Dumpling wrap

Directions
1. Prepare Dry Black Wood Ear just like above
2. Cut garlic, ginger and water chestnuts into small pieces
3. Wash the Chives; cut to small pieces and squeeze some liquid out similar to Napa above. Save the liquid from squeeze into a bow. Then mix the Chive with a little oil.
4. Put meat into a bowl, add egg (you may only want the whites) If meat is too lean, you need to add some of the chive liquid from #3 also. Stir mixture in one direction until it become a little sticky. Add #1-2, salt, soy sauce, sesame oil and mix in the same direction. Note: if the soy sauce be added gradually will be better.
5. Add Chives into the mixture and mix well
6. Follow steps 5-7 as above in vegetarian section

Step 3: Eyeball it
You might notice as I did the distinct lack of numbers in the recipes above. This was by design as my mother always knew how much of each ingredient to put in. There are also a few ingredients in each recipe written in grey. These were items that weren’t in the original list and I ran out to a store in panic to get them when I saw them later in the recipe. Here’s to avoiding that the next time.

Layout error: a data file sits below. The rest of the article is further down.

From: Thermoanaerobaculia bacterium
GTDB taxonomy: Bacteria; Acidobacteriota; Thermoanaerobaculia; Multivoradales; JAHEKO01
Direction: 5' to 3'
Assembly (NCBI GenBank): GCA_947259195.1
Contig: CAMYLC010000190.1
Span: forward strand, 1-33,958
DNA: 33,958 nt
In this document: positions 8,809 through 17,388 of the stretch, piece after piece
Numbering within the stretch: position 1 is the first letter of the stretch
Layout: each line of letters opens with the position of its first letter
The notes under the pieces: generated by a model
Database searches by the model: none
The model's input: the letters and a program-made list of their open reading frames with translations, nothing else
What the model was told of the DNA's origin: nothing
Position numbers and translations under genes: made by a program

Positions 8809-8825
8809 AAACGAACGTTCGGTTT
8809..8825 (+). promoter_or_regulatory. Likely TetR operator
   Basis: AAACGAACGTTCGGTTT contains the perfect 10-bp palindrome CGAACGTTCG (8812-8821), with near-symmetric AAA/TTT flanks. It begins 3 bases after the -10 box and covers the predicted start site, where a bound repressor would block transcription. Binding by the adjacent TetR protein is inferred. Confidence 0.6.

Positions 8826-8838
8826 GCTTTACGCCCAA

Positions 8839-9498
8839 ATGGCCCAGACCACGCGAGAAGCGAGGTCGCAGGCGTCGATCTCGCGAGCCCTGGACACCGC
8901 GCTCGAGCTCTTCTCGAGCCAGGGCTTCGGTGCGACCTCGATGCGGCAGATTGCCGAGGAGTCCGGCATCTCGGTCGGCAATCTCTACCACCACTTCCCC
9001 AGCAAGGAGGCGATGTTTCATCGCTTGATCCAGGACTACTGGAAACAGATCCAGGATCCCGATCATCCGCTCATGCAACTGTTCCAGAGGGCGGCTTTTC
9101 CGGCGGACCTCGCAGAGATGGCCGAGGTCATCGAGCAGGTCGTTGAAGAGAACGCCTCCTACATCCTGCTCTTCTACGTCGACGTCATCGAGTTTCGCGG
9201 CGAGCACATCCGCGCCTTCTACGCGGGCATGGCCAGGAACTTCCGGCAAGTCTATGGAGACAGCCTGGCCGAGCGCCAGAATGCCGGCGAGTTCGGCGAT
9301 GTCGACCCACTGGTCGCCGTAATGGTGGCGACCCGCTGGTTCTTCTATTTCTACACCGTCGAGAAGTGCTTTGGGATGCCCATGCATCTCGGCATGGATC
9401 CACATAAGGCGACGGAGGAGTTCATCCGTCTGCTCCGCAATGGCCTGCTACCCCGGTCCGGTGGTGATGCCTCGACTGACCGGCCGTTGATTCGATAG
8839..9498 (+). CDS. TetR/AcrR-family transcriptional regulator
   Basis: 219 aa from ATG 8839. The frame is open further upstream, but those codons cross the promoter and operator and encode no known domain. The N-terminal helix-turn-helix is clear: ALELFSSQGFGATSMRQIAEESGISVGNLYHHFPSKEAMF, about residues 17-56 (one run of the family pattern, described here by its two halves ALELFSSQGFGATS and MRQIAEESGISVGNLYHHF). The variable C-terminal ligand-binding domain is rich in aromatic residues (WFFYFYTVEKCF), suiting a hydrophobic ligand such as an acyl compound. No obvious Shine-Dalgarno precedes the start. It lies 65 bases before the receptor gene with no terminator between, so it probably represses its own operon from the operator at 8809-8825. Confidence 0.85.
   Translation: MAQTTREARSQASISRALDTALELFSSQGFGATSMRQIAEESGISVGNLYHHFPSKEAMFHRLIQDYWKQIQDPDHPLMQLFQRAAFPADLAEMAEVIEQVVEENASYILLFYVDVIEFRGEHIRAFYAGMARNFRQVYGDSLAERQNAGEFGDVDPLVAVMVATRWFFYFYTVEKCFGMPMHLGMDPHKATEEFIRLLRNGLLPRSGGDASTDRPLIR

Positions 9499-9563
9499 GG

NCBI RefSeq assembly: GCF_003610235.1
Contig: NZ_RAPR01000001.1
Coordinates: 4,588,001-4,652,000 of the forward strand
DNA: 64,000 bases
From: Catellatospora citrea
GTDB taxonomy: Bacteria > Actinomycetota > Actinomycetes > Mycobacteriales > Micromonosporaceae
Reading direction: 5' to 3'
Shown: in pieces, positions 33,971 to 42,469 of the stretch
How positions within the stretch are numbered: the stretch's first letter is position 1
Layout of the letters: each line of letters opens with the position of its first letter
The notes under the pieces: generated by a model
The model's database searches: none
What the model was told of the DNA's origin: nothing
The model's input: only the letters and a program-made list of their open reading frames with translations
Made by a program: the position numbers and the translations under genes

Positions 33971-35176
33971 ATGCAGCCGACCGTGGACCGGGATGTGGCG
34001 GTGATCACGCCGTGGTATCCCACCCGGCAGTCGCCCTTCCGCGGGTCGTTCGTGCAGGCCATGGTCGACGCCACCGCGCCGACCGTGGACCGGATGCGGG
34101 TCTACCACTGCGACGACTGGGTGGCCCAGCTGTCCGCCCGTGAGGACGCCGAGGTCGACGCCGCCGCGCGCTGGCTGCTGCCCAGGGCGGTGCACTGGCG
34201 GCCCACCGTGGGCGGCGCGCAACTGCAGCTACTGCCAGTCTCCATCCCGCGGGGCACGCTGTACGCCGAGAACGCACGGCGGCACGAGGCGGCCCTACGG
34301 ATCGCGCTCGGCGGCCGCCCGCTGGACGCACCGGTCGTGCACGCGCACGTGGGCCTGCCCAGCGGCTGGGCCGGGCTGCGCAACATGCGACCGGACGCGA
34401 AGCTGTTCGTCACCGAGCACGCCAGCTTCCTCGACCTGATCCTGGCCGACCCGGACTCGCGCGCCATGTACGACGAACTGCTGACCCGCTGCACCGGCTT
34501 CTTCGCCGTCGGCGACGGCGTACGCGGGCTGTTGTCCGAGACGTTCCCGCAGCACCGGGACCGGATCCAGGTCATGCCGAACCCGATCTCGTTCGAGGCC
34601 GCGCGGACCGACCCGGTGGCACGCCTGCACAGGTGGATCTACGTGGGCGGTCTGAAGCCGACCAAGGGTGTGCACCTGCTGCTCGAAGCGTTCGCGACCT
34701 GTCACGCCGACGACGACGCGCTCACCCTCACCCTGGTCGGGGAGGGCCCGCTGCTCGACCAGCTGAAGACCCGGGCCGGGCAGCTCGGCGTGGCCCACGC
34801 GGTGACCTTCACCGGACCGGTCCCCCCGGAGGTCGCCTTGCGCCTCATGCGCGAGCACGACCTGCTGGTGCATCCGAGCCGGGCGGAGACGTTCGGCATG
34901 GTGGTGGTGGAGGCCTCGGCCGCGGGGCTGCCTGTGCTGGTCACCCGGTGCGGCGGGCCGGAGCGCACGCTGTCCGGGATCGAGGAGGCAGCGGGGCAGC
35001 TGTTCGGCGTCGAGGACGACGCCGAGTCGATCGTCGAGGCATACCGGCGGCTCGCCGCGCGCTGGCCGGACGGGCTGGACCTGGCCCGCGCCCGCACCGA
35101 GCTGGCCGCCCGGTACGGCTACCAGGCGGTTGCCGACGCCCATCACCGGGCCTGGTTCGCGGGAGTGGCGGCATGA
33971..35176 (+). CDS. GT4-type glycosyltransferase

So… from microwave cuisine to this. I did the only thing I could: swallowed my fear and eyeballed it. Fortunately dumpling mix is very forgiving and invites a “what the hell” kind of attitude when it comes to preparing it. The only real criteria I used were:

Vegetarian mix: if you’re happy with the mix of colors, then it’s ready. I ended up not even including the carrot, celery or fried tofu. I kept feeding ingredients into a food processor and tossing it into a mixing bowl until the final result looked pretty enough to eat. The food processor is your best friend in this process, except for the items followed with an asterisk. These items either don’t get chopped evenly or get liquefied in a processor, so prepare them by hand.

Pork and chive mix: You never have enough chives. Whatever you prepare initially, double the amount. For that matter, you really can’t have enough water chestnuts, either. Have fun with this one — compared to the veggie dumpling mix, this one is easy.